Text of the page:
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Bruins drop a stinkbomb on the Buffalo ice, but stay healthy

The score results from this weekend’s trip through the Empire State are meaningless for the B’s, so the real scorecard is how many healthy bodies the Bruins can return back to Boston with after road dates in Buffalo and New York.

The 6-1 loss to Buffalo on Saturday afternoon [1]will be long gone and forgotten once the postseason begins on Thursday night for the B’s, and people won’t remember how dreadful backup goaltender Manny Fernandez [2] looked while giving up six goals in net. They won’t remember how toothless and just plain lost the normally rock-solid B’s defense looked without their 6-foot-9 beacon of power and intimidation skating and hitting in the lineup.

The only real downer following the one-sided defeat was that the Black and Gold now have no chance at catching the San Jose Sharks [3] for the President’s Trophy and potential home ice in the Stanley Cup [4] Finals, but a date in the Finals is miles down a road paved with sacrifice and uncertainty. 

Zdeno Chara [5], P.J. Axelsson and Phil Kessel [6] (flu bug) didn’t dress for the Saturday game, but Dennis Wideman [7] did return to the lineup. The puck-moving D-man appeared to dodge a bullet when he took a Drew Stafford slap shot off the left foot in the first period and struggled off the ice in obvious pain. Wideman wasn’t seen again during the final six minutes in the first period, but returned for both the second and third to take shifts for the B’s. Wideman didn’t appear any worse for the wear following the game. The hope has to be that both Wideman and Patrice Bergeron [8] — also resting a sore foot at home this weekend after withstanding a shot to the boot on Thursday night — as well as defenseman Andrew Ference [9] will be ready to go once the “real” season begins on Thursday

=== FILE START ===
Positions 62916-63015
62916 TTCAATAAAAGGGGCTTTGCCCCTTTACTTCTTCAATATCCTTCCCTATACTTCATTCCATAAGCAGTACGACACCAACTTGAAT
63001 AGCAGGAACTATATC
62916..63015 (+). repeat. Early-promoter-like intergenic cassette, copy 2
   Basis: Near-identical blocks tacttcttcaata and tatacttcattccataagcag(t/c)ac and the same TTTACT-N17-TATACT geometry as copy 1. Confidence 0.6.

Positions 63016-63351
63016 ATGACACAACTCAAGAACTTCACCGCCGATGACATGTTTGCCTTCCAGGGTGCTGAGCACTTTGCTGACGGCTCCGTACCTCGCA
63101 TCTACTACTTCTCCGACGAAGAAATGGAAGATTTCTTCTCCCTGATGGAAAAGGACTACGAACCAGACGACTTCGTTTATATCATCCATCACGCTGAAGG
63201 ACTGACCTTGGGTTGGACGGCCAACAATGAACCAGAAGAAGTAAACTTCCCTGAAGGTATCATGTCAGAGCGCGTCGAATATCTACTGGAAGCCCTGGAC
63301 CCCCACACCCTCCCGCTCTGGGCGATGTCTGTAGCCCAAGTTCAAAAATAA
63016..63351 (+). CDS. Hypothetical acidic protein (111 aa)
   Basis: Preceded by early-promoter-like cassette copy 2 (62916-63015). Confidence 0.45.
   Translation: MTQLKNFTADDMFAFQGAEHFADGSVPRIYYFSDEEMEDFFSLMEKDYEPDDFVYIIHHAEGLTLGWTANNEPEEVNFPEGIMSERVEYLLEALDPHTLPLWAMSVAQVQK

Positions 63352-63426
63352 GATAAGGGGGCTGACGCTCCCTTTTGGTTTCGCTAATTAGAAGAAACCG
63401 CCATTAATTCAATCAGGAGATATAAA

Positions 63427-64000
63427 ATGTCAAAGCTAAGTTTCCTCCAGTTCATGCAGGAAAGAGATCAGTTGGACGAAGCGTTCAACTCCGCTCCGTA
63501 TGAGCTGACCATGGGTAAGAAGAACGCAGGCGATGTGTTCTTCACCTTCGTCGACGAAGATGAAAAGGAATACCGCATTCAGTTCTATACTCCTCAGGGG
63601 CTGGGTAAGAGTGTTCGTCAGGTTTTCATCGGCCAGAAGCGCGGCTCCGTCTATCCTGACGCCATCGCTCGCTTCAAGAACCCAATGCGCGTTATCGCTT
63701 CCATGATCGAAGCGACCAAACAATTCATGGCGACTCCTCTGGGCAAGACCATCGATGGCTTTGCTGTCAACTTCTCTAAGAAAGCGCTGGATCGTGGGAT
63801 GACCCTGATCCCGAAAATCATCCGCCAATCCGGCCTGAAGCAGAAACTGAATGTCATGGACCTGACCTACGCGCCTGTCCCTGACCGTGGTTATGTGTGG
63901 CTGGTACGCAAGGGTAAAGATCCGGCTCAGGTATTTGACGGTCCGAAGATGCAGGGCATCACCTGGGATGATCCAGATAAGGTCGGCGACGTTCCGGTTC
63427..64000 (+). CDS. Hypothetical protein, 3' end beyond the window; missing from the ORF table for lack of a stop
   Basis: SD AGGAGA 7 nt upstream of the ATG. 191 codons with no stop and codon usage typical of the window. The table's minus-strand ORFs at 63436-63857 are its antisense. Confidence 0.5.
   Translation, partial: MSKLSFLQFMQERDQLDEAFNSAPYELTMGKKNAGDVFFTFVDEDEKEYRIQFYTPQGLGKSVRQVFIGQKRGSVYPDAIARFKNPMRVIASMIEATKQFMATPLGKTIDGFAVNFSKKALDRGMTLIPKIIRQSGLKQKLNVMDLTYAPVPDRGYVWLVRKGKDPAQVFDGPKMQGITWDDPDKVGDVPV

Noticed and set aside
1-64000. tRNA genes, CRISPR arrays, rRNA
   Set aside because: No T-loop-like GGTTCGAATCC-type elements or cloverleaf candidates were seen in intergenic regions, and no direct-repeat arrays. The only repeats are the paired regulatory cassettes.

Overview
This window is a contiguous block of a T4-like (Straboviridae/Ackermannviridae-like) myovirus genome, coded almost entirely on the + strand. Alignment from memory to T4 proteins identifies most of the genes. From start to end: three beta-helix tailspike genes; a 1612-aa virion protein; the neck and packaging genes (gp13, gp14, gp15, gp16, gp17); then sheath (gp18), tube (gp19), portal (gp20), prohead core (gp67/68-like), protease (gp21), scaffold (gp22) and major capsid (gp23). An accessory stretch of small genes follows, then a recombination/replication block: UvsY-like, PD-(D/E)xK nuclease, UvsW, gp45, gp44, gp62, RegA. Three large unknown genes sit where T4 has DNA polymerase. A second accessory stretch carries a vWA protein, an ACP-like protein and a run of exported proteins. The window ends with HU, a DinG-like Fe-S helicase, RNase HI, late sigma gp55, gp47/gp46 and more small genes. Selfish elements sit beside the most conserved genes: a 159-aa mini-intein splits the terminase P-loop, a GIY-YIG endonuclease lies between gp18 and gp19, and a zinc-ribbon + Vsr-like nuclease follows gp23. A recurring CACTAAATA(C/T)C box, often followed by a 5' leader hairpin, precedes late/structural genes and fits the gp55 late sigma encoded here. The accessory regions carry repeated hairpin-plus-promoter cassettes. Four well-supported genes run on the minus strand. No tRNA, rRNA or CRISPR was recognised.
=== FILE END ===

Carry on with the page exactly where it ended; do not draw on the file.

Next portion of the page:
Aside from the Wideman scare, it appeared that the Bruins were able to Escape from Buffalo (sounds like a great name for a movie) without any discernible physical maladies. So now it’s one forgettable matinee game at the Nassau Coliseum to go on Sunday afternoon, and then each and every shift transforms into life or death for a Boston hockey club that’s done so much to capture the imaginations of their dormant Boston fan base this winter.

Injury Ward: As mentioned previously, Dennis Wideman took a shot off the in-step of his left foot and really looked like a hurtin’ hockey unit as he made his way back to the bench and then on to the dressing room. The tough-as-nails defender — who has really taken a beating in the last few games as a certifiable shot magnet — jumped back on the ice in the second period, however, and seemed no worse for the wear. Stay tuned on that one. Wideman finished with 17:18 of ice time and five shots on net in the game.

Player of the Game: Since Mark Recchi [10] scored the only goal of the game for the Bruins on one of his trademark tips in front of the net, the 41-year-old gets the honors during the sleepy defeat in Buffalo. Recchi now has 10 goals for the Spoked B since arriving in a trade with the Tampa Bay Lightning [11], and has been even more than anyone in Boston could have hoped for when the deal went down. Big props also to 40-year-old Sabres defenseman Teppo Numminen, who notched an assist in what could be his last game as an NHL [12] player following a 20-year career with the Winnipeg Jets and Sabres.

Goat Horns: The Bruins better wish on their luck Bear’s claws that nothing happens to the ultra-durable Tim Thomas [13] during their run through the Stanley Cup playoffs because Manny Fernandez continues to display the confidence of a rented goalie in the loss. Fernandez is playing too deep in his own net, dropping into the butterfly way too early and showing all the telltale signs of a netminder that is — in hockey speak — fighting  the puck. Granted, Fernandez’s defense clearly wasn’t doing him any favors in a half-baked effort, but the 34-year-old simply hasn’t looked the same since developing back problems at midseason. He could be disastrous in the playoffs.

Turning Point: Was a 4-0 deficit at the end of the first twenty minutes enough of a turning point? At least the Bruins saved the second-to-last game of the season to play their worst period of hockey this year.